JFK Part IV: An Inspirational Speaker

By Alejandro Freixes, CCNN Head Writer

This week, Clubhouse News examines the life of John F. Kennedy (JFK), leading up to the 50th anniversary of his assassination on November 22. In “JFK Part IV: An Inspirational Speaker,” we explore some of JFK’s most famous speeches and quotes.

JFK is still remembered to this day as one of the most inspirational speakers ever. Although there are countless speeches he gave that are memorable and historically significant, three in particular stand out…

Inaugural Address on January 20, 1961

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JFK positively blazed with charm, and he is still to this day one of the most beloved presidents ever, respected by Democrats and Republicans.

When John F. Kennedy took the oath of office from Chief Justice Earl Warren on this day, he became the 35th President of the United States, as well as the youngest man (at age 43) to ever hold the office and the first Irish Catholic to be elected. His most memorable quote from the speech was when he said, “My fellow Americans, ask not what your country can do for you; ask what you can do for your country.”

As for other countries, like the Soviet Union, he declared, “Let every nation know, whether it wishes us well or ill, that we shall pay any price, bear any burden, meet any hardship, support any friend, oppose any foe, to assure the survival and the success of liberty.” Then, because he believed strongly in the possibilities that would be created by the Space Race against the Soviets, JFK invited, “Let both sides seek to invoke the wonders of science instead of its terrors. Together let us explore the stars, conquer the deserts, eradicate disease, tap the ocean depths, and encourage the arts and commerce.”

Moon speech at Rice University on September 12, 1962

As JFK believed the US was losing the Space Race, he knew the country needed to believe in his vision for surpassing the Soviet Union. So, on May 25, 1961, he told Congress that the nation should commit to landing a man on the Moon someday, and bringing him home safely. Then, on September 12, 1962, he described his goals for the nation’s space program in front of 35,000 people at Rice University in Houston. Memorable quotes include his wisdom in the humble nature of knowledge, as he said, “The greater our knowledge increases, the greater our ignorance unfolds.”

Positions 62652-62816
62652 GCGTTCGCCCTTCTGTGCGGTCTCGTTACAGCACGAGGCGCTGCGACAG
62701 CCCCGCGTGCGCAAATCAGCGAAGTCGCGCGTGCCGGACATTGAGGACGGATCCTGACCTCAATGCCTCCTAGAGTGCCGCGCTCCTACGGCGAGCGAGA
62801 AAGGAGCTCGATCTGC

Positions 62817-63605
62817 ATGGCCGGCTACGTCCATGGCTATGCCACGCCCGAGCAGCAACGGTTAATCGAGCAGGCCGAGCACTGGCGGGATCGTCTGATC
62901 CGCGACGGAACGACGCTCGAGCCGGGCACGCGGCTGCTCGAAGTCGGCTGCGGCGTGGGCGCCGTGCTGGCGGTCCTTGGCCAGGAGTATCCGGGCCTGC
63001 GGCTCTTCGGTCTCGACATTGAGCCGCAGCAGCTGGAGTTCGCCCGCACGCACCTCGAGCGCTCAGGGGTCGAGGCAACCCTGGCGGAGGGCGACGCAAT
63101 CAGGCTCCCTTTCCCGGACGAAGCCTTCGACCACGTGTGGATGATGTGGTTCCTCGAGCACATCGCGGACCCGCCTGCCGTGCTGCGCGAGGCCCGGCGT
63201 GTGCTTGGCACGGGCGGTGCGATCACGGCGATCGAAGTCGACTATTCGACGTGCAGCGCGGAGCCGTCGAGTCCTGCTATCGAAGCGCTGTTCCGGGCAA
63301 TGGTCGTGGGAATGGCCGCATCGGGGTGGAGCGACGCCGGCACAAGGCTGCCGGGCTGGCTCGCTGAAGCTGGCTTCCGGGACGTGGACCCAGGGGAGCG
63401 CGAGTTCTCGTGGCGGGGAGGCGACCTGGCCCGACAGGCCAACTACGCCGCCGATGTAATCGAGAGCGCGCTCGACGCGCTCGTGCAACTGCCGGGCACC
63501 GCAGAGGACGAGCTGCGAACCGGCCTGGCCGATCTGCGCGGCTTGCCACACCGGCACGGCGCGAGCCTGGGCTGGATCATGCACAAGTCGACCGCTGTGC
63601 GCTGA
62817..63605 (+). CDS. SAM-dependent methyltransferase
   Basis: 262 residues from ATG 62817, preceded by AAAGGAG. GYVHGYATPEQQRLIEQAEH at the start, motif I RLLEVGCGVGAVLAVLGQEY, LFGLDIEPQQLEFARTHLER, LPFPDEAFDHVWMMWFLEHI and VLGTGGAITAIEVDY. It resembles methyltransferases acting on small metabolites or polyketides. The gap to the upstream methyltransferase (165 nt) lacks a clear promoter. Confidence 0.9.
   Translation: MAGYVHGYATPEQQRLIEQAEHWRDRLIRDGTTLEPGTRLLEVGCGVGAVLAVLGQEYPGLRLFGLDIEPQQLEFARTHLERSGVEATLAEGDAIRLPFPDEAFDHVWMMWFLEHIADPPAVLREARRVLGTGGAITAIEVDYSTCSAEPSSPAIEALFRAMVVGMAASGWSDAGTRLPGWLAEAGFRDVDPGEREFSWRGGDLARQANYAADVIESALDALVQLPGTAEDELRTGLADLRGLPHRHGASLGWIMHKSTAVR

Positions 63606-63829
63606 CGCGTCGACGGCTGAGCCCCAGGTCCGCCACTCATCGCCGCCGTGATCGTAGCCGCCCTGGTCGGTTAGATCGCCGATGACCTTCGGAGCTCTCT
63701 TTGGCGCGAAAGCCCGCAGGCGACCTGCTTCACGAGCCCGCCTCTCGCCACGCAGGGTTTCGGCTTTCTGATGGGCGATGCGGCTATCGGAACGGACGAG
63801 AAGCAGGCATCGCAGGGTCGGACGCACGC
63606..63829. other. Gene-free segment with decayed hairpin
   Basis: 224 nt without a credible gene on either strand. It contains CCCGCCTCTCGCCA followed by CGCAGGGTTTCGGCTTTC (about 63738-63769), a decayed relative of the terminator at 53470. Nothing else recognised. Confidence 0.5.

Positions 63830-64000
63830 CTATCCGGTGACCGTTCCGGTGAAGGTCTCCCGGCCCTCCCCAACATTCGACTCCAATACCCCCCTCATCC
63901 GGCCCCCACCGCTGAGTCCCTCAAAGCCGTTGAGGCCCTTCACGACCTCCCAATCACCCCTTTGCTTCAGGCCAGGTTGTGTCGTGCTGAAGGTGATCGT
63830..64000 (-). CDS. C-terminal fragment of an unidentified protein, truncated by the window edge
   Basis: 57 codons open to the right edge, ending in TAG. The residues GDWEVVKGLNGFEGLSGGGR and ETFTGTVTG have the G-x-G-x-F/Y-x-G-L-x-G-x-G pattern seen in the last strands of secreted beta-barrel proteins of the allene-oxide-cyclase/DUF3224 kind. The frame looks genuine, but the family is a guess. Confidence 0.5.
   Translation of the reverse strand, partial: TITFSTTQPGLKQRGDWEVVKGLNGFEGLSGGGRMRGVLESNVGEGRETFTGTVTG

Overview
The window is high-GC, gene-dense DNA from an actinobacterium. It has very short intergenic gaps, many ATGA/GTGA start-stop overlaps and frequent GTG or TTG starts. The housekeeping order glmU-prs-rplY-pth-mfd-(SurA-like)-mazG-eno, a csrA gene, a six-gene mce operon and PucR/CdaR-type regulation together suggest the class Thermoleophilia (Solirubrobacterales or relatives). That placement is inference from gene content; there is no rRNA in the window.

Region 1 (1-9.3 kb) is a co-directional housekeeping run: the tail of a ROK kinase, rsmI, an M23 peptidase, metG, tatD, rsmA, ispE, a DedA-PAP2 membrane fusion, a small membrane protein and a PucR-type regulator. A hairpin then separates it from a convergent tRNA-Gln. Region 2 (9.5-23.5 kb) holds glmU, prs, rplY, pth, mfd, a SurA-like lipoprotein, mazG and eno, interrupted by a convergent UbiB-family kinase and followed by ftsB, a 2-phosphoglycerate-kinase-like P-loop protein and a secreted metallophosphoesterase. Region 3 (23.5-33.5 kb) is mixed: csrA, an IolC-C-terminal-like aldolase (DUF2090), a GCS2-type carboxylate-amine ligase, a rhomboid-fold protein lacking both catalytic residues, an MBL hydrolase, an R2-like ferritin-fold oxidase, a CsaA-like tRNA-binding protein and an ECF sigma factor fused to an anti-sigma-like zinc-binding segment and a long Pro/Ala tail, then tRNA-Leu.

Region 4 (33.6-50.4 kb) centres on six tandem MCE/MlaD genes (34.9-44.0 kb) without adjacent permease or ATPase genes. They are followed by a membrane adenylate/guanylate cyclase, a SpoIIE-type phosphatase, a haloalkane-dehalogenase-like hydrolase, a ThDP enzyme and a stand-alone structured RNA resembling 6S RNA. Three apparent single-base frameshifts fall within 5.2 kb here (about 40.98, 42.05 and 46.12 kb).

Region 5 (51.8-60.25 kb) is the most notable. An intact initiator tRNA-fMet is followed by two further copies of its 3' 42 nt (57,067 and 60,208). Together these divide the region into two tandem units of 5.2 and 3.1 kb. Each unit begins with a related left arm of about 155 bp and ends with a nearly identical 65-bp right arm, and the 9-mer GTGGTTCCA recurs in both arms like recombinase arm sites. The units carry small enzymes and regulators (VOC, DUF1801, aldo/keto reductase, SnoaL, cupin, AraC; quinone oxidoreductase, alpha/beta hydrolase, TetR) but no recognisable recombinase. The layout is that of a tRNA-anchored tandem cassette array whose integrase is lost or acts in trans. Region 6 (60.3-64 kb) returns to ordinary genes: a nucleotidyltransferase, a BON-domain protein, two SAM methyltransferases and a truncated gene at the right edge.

To those who wished to play it safe and not risk losing money on the Space Race, he expressed, “…the United States was not built by those who waited and rested and wished to look behind them. This country was conquered by those who moved forward—and so will space.” For anyone discouraged by the great difficulty, he assured, “We choose to go to the moon in this decade and do the other things, not because they are easy, but because they are hard, because that goal will serve to organize and measure the best of our energies and skills, because that challenge is one that we are willing to accept, one we are unwilling to postpone, and one which we intend to win, and the others, too.”

“A Strategy of Peace” at American University on June, 1963

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JFK delivers the commencement address at American University on June 10, 1963. “A Strategy of Peace” was very kind in its tone towards the Soviet Union, at a time when the Cold War between the US and Soviets was very intense.

JFK believed very much in peace, and often tried reaching out to the hostile leader of the Soviet Union, Nikita Kruschev. When he spoke at the Commencement Address at American University, JFK asked everyone to rethink the way they viewed the Soviets. He also announced that he and Kruschev had agreed to hold discussions on a nuclear test ban treaty (which later resulted in a successful ban of above ground nuclear testing, thus slowing the Cold War arms race).

His famous words still echo, as he preached, “Let us examine our attitude toward peace itself. Too many of us think it is impossible. Too many think it unreal. But that is a dangerous, defeatist belief. It leads to the conclusion that war is inevitable – that mankind is doomed – that we are gripped by forces we cannot control. We need not accept that view. Our problems are manmade – therefore, they can be solved by man. And man can be as big as he wants. No problem of human destiny is beyond human beings.”

Furthermore, he believed, “For in the final analysis, our most basic common link is that we all inhabit this small planet. We all breathe the same air. We all cherish our children’s futures. And we are all mortal.”  He explained, “If we cannot end now our differences, at least we can make the world safe for diversity.”


Images courtesy of John F. Kennedy Presidential Library and Museum.